28 Jun

News and Analyses, A Foreign Perspective

News and Analyses, A Foreign Perspective

English Online International Newspapers

Nearly all of these are English-edition daily newspapers. These sites have interesting editorials and essays, and many have links to other good news sources. We try to limit this list to those sites which are regularly updated, reliable, with a high percentage of “up” time.

Two damning reports reveal British intelligence’s treatment of terrorism suspects

The MI6 building in Vauxhall, south London

The MI6 building in Vauxhall, south London. Photograph: Tim Ireland/PA

British intelligence agencies were involved in the torture and kidnap of terrorism suspects after 9/11, according to two reports by the parliamentary intelligence and security committee.

The reports published on Thursday amount to one of the most damning indictments ever of UK intelligence, revealing links to torture and rendition were much more widespread than previously reported.

While there was no evidence of officers directly carrying out physical mistreatment of detainees, the reports say the overseas agency MI6 and the domestic service MI5 were involved in hundreds of torture cases and scores of rendition cases.

The committee says the agencies were aware “at an early point” of the mistreatment of detainees by the US and others. There were two cases in which UK personnel were “party to mistreatment administered by others”. One has been investigated by the Metropolitan police but the other is still to be fully investigated.

One report deals with the mistreatment and rendition of detainees between 2001 and 2010, while the other considers current issues.

The report dealing with the treatment of detainees details a litany of cases of concern, saying: “We have found 13 incidents where UK personnel witnessed at first hand a detainee being mistreated by others, 25 where UK personnel were told by detainees that they had been mistreated by others and 128 incidents recorded where agency officers were told by foreign liaison services about instances of mistreatment. In some cases, these were correctly investigated but this was not consistent.”

It said that in 232 cases UK personnel continued to supply questions or intelligence to other services despite knowledge or suspicion of mistreatment, as well as “198 cases where UK personnel received intelligence from liaison services which had been obtained from detainees who knew they had been mistreated – or with no indication as to how the detainee had been treated but where we consider they should have suspected mistreatment.”

The committee found three individual cases where MI6 or MI5 made or offered to make a financial contribution to others to conduct a rendition operation. In 28 cases, the agencies either suggested, planned or agreed to rendition operations proposed by others. In a further 22 cases, MI6 or MI5 provided intelligence to enable a rendition operation to take place. In 23 cases they failed to take action to prevent rendition.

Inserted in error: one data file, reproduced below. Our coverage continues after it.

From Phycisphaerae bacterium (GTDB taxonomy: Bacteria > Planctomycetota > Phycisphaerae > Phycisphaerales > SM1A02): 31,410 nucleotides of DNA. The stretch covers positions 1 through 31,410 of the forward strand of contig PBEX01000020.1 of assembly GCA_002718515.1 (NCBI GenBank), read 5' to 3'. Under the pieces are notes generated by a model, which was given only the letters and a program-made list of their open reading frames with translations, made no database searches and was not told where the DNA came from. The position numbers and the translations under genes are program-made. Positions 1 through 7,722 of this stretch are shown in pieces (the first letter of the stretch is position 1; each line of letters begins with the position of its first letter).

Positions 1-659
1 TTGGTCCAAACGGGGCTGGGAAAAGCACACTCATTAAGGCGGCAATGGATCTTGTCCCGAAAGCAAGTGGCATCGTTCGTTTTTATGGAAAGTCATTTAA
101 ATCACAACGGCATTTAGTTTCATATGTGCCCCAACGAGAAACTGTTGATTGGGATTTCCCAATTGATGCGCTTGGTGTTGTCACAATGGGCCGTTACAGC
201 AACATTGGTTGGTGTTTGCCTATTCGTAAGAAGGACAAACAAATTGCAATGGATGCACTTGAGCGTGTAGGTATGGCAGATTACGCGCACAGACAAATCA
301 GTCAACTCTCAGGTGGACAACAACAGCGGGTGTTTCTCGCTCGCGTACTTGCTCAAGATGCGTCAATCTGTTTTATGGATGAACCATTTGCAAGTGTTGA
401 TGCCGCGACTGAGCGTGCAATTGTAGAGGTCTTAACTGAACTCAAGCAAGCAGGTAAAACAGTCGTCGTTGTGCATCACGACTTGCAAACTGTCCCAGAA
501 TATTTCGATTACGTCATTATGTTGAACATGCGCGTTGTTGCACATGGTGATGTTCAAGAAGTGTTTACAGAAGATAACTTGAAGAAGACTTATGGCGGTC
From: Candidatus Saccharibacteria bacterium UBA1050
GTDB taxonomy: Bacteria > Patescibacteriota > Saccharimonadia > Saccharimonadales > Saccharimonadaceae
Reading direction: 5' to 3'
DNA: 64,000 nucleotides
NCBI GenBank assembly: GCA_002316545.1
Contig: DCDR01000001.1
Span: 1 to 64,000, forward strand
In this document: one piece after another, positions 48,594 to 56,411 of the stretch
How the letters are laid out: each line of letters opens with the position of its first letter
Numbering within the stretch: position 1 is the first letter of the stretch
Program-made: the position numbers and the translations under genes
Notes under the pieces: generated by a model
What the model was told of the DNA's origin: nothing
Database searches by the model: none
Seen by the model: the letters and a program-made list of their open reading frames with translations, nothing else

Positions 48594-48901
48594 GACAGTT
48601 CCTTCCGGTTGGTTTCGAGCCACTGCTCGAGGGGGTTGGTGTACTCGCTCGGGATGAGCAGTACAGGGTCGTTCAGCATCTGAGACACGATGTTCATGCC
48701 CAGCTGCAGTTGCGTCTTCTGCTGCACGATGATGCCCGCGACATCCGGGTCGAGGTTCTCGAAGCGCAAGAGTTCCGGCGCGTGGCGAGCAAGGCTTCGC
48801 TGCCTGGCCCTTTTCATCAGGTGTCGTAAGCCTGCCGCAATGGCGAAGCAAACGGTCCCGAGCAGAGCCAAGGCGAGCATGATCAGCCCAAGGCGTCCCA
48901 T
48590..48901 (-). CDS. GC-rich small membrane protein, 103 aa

The report says those at headquarters were aware of reports of mistreatment by the US – including 38 cases in 2002 alone – but did not take them seriously.

“That the US, and others, were mistreating detainees is beyond doubt, as is the fact that the agencies and defence intelligence were aware of this at an early point,” the report says. “The same is true of rendition: there was no attempt to identify the risks involved and formulate the UK’s response. There was no understanding in HMG of rendition and no clear policy – or even recognition of the need for one.”

The chairman of the committee, Dominic Grieve, said because it had been denied access to key intelligence individuals by the prime minister, the committee had reluctantly decided to bring the inquiry to a premature end. He said the reports were being published now because he felt the information gathered so far should be put into the public domain.

Had the inquiry continued, the committee would have called the then home secretary, David Blunkett, and the previous foreign secretary, Jack Straw, to explain what they understood to be the situation at the time and why a briefing was not requested.

The reports say evidence of the direct involvement of MI6 officers and a British military officer in the mistreatment of detainees at the Bagram airbase in Afghanistan was withheld from the intelligence committee in the past. This involved sleep deprivation, starvation and the use of stress positions.

The committee said it had wanted to interview the MI6 officers involved but said: “The government has denied us access to those individuals.”

While one officer has been investigated by Scotland Yard, the other has not, the report said, adding: “There must now be a question as to whether that investigation is reopened.”